Every now and then I see a film that stops me in my tracks. A film that has such a profound effect on me that I’m left reeling, still sitting there dumbfounded by the time the credits have rolled.
In the world of anime there’s a lot of crap (this often involves ninja lesbian schoolgirls), there are a lot of masterpieces (Akira, Ghost in the Shell), and then there are the ones that are solid yet manage to reel in a more general audience (Hayao Miyazaki’s work for example). Grave of the Fireflies is a film that seems to have made a belated impact in Australia, through dvd sales and the renewed interest in the productions of Studio Ghibli. And all the hullabaloo surrounding this film is deserved.
Unwaveringly focussed, profoundly heartbreaking and unforgettable, Grave of the Fireflies is an astounding piece of cinema. Isao Takahata has managed to convey raw emotion and sheer power through the traditionally understated anime style more effectively than the majority of live action films out there. It’s not often you see a war film detailing the plight of the ‘losing side’, and when you do (another example is Wolfgang Petersen’s Das Boot (The Boat)) it’s always an eye opening experience. Takahata’s film focuses on the second world war through the eyes of two caught in the midst of the horror (much as Spielberg’s War of the Worlds does, though I mean no disrespect by comparing the two), as Seita and his little sister struggle to survive the constant firebombing raids. As their country crumbles and their own extended family reject them, their plight becomes more and more hopeless.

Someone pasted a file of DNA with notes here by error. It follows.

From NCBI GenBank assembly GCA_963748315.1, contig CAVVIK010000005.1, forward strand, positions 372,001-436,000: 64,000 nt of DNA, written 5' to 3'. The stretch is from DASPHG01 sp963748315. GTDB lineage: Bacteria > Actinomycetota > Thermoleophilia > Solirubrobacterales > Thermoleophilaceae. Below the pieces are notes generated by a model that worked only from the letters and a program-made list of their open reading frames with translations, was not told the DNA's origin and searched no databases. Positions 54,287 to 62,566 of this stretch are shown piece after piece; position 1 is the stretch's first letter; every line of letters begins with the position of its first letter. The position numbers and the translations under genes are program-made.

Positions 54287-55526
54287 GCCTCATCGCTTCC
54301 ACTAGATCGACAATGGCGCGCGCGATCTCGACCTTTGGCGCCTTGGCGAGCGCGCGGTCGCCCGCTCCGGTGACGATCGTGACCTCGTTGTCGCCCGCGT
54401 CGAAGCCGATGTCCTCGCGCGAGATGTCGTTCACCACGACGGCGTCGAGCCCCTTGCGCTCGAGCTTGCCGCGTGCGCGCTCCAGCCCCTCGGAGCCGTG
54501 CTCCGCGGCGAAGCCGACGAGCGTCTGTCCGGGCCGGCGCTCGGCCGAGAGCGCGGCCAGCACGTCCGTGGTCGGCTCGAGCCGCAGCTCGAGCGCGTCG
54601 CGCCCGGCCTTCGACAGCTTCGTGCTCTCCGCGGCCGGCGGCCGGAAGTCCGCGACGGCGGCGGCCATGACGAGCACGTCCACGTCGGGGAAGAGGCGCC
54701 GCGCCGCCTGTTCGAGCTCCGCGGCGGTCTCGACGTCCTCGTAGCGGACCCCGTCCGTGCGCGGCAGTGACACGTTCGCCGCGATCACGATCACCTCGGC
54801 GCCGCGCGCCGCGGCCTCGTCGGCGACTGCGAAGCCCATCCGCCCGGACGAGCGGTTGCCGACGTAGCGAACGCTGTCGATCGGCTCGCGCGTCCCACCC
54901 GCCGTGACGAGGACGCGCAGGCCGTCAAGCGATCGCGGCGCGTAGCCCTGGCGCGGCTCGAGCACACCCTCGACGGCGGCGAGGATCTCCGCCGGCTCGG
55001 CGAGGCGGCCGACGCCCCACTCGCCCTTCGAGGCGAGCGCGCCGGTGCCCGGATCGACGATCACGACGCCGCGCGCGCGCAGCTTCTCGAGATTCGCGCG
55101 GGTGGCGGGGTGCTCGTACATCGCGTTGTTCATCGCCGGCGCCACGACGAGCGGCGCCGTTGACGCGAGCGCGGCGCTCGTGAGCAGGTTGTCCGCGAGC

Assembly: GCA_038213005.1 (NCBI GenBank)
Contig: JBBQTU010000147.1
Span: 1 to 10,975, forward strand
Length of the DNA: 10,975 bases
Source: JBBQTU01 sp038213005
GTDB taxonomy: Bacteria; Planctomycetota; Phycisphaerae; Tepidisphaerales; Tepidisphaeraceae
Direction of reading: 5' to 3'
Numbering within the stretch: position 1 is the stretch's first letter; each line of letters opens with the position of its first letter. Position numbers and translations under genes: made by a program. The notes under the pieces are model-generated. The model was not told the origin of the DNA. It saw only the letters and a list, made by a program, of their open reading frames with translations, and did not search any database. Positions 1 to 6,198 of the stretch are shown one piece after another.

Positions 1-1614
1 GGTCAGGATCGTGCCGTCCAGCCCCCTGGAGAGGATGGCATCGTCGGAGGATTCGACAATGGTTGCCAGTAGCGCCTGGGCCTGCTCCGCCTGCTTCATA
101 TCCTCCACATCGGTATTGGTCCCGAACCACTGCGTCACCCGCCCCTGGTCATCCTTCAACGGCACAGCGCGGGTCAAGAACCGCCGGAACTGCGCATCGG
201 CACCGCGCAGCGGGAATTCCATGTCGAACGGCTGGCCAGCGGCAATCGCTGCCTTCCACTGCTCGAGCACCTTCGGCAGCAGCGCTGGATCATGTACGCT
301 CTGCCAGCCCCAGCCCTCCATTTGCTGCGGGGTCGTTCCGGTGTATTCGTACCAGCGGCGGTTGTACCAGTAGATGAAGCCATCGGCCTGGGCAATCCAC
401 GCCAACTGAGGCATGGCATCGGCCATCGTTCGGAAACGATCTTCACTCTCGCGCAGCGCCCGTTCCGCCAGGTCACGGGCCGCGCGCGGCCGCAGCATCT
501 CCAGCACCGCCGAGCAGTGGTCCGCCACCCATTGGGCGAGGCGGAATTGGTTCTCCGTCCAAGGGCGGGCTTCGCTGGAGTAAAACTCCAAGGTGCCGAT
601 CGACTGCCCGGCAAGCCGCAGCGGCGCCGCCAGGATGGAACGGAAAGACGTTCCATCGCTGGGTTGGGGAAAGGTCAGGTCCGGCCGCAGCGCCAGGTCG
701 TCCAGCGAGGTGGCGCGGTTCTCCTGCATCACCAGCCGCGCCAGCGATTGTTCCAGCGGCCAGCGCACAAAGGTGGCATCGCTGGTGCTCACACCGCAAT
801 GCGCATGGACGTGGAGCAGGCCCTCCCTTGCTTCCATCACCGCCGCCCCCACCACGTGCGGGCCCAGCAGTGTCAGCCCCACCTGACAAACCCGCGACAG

Grave of the Fireflies had me spellbound, and by the end of it I was questioning the very air I was breathing. The characterisations are sublime – Seita, frequently attempting to hide the worst of the war from his little sister, who in turn is trying her best to remain childlike, despite the horrors around her. It’s impossible to watch this film without shedding a tear, and every shot is framed by unspoken confusion, desperation and rage.
At 88 minutes, Takahata’s feature isn’t overlong in the way that Miyazaki’s films are (Howl’s Moving Castle (Hauru no ugoku shiro) being the most recent example). But believe me, those 88 minutes pack more punch than any other film you’ll see for years.
Whilst at times difficult to watch, Grave of the Fireflies is more than a film, it’s a masterpiece of human endeavour, and the hand drawn tragedy echoes every cry of anguish that has sounded throughout the centuries, ever since we first learnt to kill our own kind.